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Part 06 - Hot End

The actual business end of the printer is the hot end. This is comprised of two machined blocks of aluminium and a few components such as a pneumatic connector for the Bowden tube, a barrel connector which goes between the two blocks, allowing filament to pass into the lower block, which is the melt chamber. A small brass nozzle goes into the bottom, which is where the melted filament finally give us our 3D printed goodness. Assembly is straightforward enough, although everything needs to be fitted very well together to prevent molten leakage out of the assembly during operation. Asides from the standard plumbers PTFE tape on the joints, the way described in the instructions to achieve a proper fitting of the nozzle itself, is to heat the lower block with a blow torch to around 300c, and then tighten the brass fitting - the theory being that the aluminium will expand more than the brass, allowing another one or two degrees of rotation. How about almost a full turn....it just kept going! I can confirm that it's 'bloody tight' now though!

Once everything has cooled down, it's time to attach the hot assembly to the fan. Getting the PTFE backing off the fan is a bit fiddly, as you need to keep it intact to use on the SMD heatsinks later, but I found a wide razor blade did the trick. This was the first time I'd needed to use the supplied heatsink grease - in case you've never used the stuff before, it's horrible, same as the stuff used on computer CPUs - my advise is wear gloves and have rags on hand. And be prepared to clean all your tools. And the cat.

In this shot, you can see the top PTFE heat shield, two bolts used to hand the hot end onto the Z axis, and the pneumatic Bowden hose connector in the middle.

And finally, with the rear & bottom shields in place. 

Next step is to install the power resistor - this is quite a neat solution, and I take my hat off to eMaker for coming up with this - I've seen other designs that use complex heating elements or even wound nichrome wire to provide the hot end, but this is an efficient, lightweight and highly controllable solution. The power resistor used here is a 6.8 ohm, 3W which only seems to be available in the US - Digikey have them though, and deliver to the UK for the usual fee - the part number is RWMA-6.8CT-ND in case you need spares, and the unit cost is 68 cents. When I installed mine, it was loose in the 5mm hole, so I wrapped a single layer of Kapton around it - this made it very snug - so snug that I suspect the drill will be coming out if it ever needs to be changed!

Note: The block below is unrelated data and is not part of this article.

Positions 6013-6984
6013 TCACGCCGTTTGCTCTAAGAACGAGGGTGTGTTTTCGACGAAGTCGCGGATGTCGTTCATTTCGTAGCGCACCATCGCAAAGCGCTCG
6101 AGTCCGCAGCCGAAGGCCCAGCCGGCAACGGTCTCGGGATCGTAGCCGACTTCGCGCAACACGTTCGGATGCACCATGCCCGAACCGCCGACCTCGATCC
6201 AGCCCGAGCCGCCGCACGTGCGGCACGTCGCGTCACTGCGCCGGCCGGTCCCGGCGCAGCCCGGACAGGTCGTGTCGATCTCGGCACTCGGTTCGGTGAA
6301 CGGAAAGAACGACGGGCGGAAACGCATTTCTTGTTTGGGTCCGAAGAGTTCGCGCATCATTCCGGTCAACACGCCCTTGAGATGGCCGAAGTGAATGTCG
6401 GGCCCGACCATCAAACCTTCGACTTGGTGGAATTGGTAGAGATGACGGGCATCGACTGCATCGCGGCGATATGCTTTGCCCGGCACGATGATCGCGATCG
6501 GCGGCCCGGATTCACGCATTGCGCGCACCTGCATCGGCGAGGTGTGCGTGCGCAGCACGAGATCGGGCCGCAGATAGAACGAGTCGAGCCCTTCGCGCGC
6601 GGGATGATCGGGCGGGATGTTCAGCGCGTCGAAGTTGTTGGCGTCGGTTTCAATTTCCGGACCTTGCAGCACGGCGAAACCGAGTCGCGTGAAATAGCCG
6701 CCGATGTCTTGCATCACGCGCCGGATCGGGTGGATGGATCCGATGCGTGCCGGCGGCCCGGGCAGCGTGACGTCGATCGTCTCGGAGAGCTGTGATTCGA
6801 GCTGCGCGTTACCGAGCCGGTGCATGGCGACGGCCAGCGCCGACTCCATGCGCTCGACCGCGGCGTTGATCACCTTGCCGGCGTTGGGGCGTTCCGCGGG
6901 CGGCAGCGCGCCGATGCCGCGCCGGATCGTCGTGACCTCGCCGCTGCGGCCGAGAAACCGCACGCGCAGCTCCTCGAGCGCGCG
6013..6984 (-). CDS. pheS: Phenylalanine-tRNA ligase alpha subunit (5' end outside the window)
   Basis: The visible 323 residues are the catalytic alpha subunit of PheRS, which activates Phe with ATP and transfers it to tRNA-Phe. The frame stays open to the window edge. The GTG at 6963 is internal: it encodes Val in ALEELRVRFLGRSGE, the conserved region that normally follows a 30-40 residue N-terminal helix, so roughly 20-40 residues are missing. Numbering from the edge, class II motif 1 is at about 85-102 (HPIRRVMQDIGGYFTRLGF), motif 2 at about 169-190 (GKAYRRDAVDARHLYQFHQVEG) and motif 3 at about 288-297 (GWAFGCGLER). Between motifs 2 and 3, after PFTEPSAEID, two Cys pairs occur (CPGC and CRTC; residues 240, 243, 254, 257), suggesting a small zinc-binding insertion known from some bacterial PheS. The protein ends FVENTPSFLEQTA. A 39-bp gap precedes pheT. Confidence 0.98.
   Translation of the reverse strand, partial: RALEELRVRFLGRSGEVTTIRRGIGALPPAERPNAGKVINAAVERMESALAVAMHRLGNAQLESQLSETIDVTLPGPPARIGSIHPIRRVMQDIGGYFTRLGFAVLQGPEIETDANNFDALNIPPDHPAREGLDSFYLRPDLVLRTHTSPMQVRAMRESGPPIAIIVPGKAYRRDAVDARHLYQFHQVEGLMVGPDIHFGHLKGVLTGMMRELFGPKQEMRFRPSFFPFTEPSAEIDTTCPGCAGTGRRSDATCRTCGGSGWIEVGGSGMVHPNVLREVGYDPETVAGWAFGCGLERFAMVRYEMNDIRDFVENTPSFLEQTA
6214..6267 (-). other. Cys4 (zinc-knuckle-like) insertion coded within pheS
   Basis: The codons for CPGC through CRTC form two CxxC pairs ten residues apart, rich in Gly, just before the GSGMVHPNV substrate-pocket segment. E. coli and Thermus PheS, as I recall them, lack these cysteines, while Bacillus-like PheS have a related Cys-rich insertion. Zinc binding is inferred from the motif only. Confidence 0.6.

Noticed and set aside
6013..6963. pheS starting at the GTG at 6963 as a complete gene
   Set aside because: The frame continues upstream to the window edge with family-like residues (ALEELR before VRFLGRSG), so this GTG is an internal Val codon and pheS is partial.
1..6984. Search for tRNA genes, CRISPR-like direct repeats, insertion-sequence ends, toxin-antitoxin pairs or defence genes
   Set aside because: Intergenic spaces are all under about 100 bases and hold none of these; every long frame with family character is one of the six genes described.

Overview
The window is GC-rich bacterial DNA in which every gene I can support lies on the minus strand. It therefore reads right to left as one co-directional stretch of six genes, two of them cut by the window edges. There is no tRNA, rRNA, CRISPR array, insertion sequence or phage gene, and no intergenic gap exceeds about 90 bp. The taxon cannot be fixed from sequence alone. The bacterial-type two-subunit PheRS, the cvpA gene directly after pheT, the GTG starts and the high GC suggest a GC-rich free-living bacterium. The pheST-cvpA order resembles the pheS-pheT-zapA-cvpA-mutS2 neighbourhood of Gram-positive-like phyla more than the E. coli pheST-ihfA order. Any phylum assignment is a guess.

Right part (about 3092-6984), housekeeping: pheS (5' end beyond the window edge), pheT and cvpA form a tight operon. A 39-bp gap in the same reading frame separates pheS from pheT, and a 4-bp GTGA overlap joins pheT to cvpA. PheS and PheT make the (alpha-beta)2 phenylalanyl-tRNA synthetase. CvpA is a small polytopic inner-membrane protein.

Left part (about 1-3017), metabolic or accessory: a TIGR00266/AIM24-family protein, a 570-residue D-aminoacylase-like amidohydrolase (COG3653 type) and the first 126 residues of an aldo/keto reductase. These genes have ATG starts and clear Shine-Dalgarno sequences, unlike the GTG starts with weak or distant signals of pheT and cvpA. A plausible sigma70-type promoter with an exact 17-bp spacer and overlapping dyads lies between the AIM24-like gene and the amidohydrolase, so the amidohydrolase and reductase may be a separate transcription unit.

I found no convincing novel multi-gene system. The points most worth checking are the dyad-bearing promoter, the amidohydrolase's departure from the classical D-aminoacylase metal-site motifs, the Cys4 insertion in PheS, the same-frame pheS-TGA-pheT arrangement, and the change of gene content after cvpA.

Of course, the hot end needs some monitoring love in the shape of a thermistor - I used the 'proper' method to assemble this one, as the version used in my heated bed wouldn't work in the hot end - that I could see anyway. The assembly was fiddly, and I was being very over cautious with my handling of the thermister as I know how fragile they are, but it all went together fine. The only modification I made was to make the connections further away from the bead than the 2mm recommended. My reasoning for this decision was that having the joins so close to the bead would put unnecessary strain on the device. The only mistake I made was to use the standard black PTFE heatshrink on the bead - I realized whilst shrinking it that I should have used the clear high temperature stuff...so I over heated deliberatly the incorrect heatshrink, and then let it cool - this made it brittle enough to crumble off, and I could replace it with the proper stuff. Yes, I did test the device afterwards, and got a nice steady 102k reading, so I guess no harm done.

Of course, putting the thermistor into it's hole means first filling up the hole with more thermal grease. Mind the cat. Long story...but don't let it put you off - the thermistor won't give accurate readings without it. In terms of wiring up the molex connector, as with the heated bed you can choose whichever sockets you want - just remember which is which. If you forget, test the pair with your multimeter - the thermistor at room temperature should read between 80k and 110k, and the resistor between 6.8 ohm and 7.2 ohm. If you've wired up the fan, it'll give you another reading, but I haven't actually metered it.

And here it is attached to my printer in all it's glory! Well I was pleased, anyway!